Supreme Court has recently ruled that couple living-in together will be presumed as legally married and consequently the woman would be eligible to inherit the property of her partner after his death.
The ruling was passed by the bench of Justice MY Eqbal and Justice Amitava Roy in a property dispute. The bench stated that continuous cohabitation of a couple would raise the presumption of a valid marriage and that it would be for the opposite party to prove that they were not legally married.
“It is well settled that the law presumes in favor of marriage and against concubinage, when a man and woman have cohabited continuously for a long time. However, the presumption can be rebutted by leading unimpeachable evidence. A heavy burden lies on a party who seeks to deprive the relationship of legal origin,” said that bench.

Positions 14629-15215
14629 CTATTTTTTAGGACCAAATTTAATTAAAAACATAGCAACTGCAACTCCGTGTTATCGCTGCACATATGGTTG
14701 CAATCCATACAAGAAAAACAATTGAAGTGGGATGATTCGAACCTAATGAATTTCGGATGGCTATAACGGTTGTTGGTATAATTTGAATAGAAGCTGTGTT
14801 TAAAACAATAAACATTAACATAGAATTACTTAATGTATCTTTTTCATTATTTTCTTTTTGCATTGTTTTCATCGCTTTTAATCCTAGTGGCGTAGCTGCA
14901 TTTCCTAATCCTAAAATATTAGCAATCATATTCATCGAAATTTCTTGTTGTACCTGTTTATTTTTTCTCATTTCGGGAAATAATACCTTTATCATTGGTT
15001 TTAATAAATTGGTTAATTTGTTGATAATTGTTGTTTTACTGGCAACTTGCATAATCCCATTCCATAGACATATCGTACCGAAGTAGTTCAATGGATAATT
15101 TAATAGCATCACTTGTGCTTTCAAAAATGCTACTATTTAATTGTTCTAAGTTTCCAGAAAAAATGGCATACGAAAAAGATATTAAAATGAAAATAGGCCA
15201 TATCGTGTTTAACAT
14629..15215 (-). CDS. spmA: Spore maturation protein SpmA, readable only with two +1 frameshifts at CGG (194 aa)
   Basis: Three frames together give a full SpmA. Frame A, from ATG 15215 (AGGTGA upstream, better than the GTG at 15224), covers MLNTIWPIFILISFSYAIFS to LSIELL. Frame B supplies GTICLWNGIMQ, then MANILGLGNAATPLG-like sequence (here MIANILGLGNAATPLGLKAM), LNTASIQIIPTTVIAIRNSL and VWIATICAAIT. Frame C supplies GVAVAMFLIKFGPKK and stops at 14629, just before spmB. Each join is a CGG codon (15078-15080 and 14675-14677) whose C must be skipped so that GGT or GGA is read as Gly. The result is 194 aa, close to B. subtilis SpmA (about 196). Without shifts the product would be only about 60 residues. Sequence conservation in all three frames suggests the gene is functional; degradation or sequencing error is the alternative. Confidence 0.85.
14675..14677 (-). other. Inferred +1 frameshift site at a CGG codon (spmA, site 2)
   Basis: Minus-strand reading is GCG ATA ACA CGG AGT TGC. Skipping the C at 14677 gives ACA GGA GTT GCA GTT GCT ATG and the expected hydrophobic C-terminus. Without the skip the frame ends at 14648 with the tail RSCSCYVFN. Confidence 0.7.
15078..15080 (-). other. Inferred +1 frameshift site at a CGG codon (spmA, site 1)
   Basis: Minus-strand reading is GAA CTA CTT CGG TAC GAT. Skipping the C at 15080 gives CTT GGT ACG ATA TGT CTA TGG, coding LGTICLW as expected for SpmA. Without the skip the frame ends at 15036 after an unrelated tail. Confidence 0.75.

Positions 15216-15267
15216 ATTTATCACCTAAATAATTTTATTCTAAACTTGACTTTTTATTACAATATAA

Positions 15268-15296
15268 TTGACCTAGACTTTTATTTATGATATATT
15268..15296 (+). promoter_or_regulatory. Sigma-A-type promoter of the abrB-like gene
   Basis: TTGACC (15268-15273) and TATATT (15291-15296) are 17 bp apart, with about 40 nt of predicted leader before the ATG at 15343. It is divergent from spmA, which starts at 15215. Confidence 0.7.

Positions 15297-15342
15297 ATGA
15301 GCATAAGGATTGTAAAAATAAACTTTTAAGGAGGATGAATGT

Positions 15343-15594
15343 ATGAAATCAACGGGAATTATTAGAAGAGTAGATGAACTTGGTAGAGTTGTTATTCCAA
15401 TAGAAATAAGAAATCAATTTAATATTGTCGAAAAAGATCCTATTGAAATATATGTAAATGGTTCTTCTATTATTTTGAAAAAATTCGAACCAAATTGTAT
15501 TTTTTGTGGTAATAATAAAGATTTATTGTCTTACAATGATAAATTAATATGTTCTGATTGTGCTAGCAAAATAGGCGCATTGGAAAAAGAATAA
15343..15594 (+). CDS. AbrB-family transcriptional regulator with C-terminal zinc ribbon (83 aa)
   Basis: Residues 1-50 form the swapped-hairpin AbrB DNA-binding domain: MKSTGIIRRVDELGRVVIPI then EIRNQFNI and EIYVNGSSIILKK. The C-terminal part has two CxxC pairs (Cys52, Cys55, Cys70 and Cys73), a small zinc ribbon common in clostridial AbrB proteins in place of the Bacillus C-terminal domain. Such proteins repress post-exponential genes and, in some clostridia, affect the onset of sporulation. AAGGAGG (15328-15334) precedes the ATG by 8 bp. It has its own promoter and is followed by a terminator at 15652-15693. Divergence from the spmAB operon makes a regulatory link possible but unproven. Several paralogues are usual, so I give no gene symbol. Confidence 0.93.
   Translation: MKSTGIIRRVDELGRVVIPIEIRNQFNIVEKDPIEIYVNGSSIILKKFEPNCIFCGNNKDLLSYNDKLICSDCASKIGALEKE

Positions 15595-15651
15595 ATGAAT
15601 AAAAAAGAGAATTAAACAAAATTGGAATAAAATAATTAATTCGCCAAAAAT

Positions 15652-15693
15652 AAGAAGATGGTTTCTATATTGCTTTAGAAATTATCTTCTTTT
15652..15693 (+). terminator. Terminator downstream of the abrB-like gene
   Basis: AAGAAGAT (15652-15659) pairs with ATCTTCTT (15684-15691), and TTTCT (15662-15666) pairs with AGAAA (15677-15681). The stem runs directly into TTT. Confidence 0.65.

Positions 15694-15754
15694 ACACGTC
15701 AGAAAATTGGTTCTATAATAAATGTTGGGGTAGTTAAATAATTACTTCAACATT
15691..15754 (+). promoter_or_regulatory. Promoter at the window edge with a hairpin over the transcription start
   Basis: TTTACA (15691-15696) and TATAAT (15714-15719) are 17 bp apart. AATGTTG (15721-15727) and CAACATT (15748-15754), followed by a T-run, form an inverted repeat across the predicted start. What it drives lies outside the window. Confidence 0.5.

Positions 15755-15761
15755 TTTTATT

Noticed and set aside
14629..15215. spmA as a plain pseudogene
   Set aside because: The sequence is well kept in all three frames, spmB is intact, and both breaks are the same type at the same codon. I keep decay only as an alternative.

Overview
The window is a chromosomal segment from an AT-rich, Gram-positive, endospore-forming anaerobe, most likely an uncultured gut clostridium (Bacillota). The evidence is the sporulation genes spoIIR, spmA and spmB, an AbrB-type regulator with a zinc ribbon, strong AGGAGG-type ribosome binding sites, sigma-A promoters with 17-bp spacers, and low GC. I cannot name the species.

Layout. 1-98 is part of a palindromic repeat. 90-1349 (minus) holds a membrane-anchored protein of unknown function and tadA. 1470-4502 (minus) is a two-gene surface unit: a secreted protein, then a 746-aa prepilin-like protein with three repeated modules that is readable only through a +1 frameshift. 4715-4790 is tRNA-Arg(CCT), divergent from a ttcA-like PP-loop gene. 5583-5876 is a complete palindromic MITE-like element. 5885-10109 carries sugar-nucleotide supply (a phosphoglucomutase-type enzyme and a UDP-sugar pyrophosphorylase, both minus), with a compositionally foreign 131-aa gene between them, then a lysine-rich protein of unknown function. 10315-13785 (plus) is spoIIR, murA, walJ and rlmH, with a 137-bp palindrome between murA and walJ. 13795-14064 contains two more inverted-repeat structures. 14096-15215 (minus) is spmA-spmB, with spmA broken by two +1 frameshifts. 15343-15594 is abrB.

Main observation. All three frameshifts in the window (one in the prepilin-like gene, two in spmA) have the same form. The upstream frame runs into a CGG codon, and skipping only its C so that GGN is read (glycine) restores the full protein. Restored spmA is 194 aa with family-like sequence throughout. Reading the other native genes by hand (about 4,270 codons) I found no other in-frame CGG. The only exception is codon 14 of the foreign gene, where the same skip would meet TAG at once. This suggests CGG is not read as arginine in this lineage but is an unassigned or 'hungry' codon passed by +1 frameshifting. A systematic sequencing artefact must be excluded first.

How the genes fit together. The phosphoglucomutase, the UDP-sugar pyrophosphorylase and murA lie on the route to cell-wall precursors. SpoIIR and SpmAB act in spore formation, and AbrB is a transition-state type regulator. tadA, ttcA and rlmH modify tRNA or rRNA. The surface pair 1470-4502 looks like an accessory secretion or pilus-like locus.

The dispute was related to a family where members claimed that their grandfather, who was living with a woman for 20 years after his wife’s death, was not legally wedded to the woman, and the lady was not entitled to inherit the property of the old man after his death. They contended that the lady was only the mistress to their grandfather.
Although the woman failed to prove that she was legally wedded to the old man, the court still presumed that she was the legal wife as the family members admitted that she had a relationship with their grandfather.
The bench said, “Where a man and woman are proved to have lived together as husband and wife, the law will presume, unless the contrary is clearly proved, that they were living together in consequence of a valid marriage, and not in a state of concubinage.”
The bench further said, “Infact of the case, there is a strong presumption in favor of the validity of a marriage and the legitimacy of its child for the reason that the relationship is recognized by all persons concerned.”
Last year a bench of Justice BS Chauhan and J Chelameswar had ruled that the children borne out of a prolonged live-in relationship will also be considered as legal.
In 2013, the top court had observed that live-in relationship is neither a crime nor a sin and asked the Parliament to frame law for protection of women in such relationship and children born out of it.